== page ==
Shark Fin Soup and Dead Sharks 7


First of all, I have to say that today was a pretty good day. Craig Ferguson organized another photowalk, which I will cover once I’ve processed the rolls of Tri-X. As usual, I met a couple new people and caught up with a few familiar faces, had some good conversations, and got (I’m hoping) some decent photos. But there was one downer to the experience, and it wasn’t the 5 minutes of rain in the evening. Rain and Tri-X go well together.

It was this:
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Perhaps it is because I grew up on the Western side of the Pacific, not far from the Channel Islands where Californian Great White sharks prowl for sea lions, that this upsets me so much. Perhaps it is because over the past decade I have lived in Taipei I have seen small bits of progress in removing shark fin soup from the cultural palette. In fact, a restaurant around the corner from my apartment in Sung Shan and featured in an “expose” on the Discovery channel recently removed shark fin soup from it’s menu, although I found it odd that the expose producers felt the need to use hidden cameras. It’s not an illegal practice here nor is it shunned in any way. I guess it’s just for the visual effect. My friends and I spent a few minutes wandering around this shop freely taking photos and were greeted with nothing but smiles. That’s actually more worrisome then if I would have felt the need for a hidden camera.
[singlepic id=226 w=320 h=240 float=center]

How much does shark fin go for? Well, the above photo seems to have one shrink-wrapped packet on sale for NT$15,800. That’s about US$500, or the price of a decent HD TV. This of course begs the question, is this a practice that is more monetarily or culturally-driven? Obviously, on the consumer side, the answer is cultural…but there is a lot of money pushing the “cultural train”. This shop is located on the historic Din Hua street, a street famous for it’s apothecarys and traditional medicines, and it’s not the only one dealing in dead sharks.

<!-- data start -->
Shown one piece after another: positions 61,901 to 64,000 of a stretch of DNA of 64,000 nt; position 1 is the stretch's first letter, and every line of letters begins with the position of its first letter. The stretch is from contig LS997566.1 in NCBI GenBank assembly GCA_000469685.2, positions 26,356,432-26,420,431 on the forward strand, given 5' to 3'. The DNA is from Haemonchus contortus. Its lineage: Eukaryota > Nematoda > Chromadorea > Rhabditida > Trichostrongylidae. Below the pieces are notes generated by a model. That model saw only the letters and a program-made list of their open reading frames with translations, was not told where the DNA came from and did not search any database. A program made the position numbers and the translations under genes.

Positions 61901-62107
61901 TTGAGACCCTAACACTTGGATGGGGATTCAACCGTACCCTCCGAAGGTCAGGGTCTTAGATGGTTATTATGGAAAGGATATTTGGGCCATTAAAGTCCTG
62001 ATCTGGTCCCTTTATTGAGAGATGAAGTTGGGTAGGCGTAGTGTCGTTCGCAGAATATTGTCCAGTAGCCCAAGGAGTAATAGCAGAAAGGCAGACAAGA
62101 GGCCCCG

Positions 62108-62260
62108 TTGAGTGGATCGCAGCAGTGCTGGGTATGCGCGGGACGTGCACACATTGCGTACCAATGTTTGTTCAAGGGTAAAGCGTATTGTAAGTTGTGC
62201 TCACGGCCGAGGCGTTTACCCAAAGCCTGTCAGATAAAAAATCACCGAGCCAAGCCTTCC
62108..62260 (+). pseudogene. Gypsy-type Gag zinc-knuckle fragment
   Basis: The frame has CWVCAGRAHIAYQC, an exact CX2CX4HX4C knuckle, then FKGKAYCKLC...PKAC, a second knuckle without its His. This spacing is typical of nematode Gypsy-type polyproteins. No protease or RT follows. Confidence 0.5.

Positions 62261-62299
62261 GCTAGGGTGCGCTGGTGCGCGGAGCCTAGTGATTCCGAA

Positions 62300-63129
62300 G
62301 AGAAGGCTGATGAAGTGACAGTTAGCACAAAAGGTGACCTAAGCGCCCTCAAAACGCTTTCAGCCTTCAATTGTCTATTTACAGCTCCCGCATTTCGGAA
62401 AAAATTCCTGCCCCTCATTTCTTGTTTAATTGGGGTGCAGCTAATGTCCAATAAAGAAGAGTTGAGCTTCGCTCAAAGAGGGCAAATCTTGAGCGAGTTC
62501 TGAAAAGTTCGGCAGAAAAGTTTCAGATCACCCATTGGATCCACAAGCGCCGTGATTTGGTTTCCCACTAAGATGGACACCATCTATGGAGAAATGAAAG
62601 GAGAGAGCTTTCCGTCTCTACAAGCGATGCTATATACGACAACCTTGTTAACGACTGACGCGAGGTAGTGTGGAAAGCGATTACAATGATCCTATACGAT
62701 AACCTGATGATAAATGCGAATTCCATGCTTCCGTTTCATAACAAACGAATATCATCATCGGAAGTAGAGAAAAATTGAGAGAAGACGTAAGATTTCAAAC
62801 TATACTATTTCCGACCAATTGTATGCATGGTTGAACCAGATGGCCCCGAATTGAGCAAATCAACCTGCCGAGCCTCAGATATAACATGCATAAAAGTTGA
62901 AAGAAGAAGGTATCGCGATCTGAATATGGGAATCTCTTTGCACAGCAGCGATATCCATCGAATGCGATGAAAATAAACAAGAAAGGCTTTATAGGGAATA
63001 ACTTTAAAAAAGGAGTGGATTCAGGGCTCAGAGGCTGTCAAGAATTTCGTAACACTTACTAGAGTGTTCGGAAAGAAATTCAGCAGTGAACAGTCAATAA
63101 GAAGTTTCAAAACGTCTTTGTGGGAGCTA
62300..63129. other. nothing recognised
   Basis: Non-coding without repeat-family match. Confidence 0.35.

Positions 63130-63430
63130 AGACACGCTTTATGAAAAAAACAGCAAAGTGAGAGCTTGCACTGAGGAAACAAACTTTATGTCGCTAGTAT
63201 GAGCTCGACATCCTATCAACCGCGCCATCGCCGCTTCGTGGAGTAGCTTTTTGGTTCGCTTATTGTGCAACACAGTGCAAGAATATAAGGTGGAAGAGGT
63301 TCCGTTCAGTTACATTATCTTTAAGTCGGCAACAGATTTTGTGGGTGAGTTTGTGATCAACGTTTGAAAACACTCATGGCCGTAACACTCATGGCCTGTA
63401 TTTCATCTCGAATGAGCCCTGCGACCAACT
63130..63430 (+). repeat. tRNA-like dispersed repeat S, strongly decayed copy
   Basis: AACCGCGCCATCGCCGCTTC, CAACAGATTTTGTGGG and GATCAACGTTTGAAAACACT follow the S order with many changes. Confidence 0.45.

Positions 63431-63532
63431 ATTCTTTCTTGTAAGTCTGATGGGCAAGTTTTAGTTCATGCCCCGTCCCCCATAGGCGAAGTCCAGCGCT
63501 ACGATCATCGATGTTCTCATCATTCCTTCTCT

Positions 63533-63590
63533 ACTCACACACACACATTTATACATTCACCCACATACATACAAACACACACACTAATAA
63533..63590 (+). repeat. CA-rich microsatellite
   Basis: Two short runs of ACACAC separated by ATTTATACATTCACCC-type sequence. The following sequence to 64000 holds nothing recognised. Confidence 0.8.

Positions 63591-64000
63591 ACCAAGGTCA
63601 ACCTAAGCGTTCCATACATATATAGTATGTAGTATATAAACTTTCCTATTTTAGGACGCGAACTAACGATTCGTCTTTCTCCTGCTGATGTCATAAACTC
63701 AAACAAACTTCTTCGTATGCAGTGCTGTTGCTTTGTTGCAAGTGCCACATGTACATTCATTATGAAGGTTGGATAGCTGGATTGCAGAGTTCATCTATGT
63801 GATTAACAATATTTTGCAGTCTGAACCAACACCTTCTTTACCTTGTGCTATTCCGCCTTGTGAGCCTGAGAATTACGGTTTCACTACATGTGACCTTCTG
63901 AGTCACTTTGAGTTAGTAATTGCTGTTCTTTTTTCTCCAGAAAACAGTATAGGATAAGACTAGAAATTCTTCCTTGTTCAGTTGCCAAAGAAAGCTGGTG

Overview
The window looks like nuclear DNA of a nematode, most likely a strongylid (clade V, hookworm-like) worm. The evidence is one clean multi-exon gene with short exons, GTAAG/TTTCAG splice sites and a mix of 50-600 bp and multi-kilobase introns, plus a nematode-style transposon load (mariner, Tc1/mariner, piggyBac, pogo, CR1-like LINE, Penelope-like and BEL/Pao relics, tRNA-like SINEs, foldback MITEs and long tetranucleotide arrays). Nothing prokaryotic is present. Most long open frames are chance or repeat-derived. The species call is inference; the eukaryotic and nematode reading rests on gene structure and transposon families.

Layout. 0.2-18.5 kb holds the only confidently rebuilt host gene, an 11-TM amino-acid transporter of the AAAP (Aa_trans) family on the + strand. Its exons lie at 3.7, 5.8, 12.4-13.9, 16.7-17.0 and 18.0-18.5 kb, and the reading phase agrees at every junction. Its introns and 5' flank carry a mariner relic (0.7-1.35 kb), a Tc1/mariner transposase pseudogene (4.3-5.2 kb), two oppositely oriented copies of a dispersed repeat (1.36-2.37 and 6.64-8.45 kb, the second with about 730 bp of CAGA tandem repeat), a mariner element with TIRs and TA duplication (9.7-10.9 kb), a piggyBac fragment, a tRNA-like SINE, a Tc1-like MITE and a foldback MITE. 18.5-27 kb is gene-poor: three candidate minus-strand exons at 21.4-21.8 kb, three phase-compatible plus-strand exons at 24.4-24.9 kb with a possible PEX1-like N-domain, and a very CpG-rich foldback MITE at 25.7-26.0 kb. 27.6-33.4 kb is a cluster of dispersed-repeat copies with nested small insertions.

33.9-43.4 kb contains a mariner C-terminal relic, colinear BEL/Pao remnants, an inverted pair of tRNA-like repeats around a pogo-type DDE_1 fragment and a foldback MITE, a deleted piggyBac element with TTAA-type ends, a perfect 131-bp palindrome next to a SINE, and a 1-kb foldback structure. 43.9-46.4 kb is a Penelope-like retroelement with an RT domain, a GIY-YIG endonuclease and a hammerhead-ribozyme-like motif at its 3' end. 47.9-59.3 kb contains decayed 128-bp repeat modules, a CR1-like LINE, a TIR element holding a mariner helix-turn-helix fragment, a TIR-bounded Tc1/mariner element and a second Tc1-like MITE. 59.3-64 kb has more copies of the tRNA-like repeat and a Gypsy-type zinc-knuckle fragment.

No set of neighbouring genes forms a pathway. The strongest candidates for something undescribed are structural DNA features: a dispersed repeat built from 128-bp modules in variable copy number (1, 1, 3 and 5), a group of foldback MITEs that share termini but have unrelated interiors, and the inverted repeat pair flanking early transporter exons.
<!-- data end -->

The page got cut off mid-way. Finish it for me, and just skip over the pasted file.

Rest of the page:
Okay, my rant is over and I’ll get started on mixing chems so that tomorrow I can develop my film…but before I go I just want to leave you with this one thought: Every fin you see in the photo below represents a dead shark.
[singlepic id=227 w=320 h=240 float=center]


About Brian Webb

Brian Q. Webb is a photography enthusiast from Los Angeles, California who spends most of his time in Taipei, Taiwan. He is especially interested in street photography as well as large format portraiture and pinhole photography. He also likes to shoot lifestyle portraiture and occasionally acts as an agent for foreign newspapers wanting event coverage in Taipei. He was also on the staff of deviantArt and is co-founder of PhotoMalaysia, the largest photography community in that country.

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  • Sharky

    I thought sharks had 4 fins removed from each shark, sharks come with more than one fin, so claiming each fin is dead shark is not true.

    lying about shark fining does more damage than good.

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  • http://www.photojazz.ws Brian

    In the video of shark-finning that I’ve seen (via Shark Week on the Discovery Channel), they only remove the dorsal fin before tossing the still-alive shark back into the ocean to flounder and die.

    That’s one fin per shark.

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  • pinguino

    that is so sad :(

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    I truly love keeping up with these stories! It absolutely helps me get through my afternoon.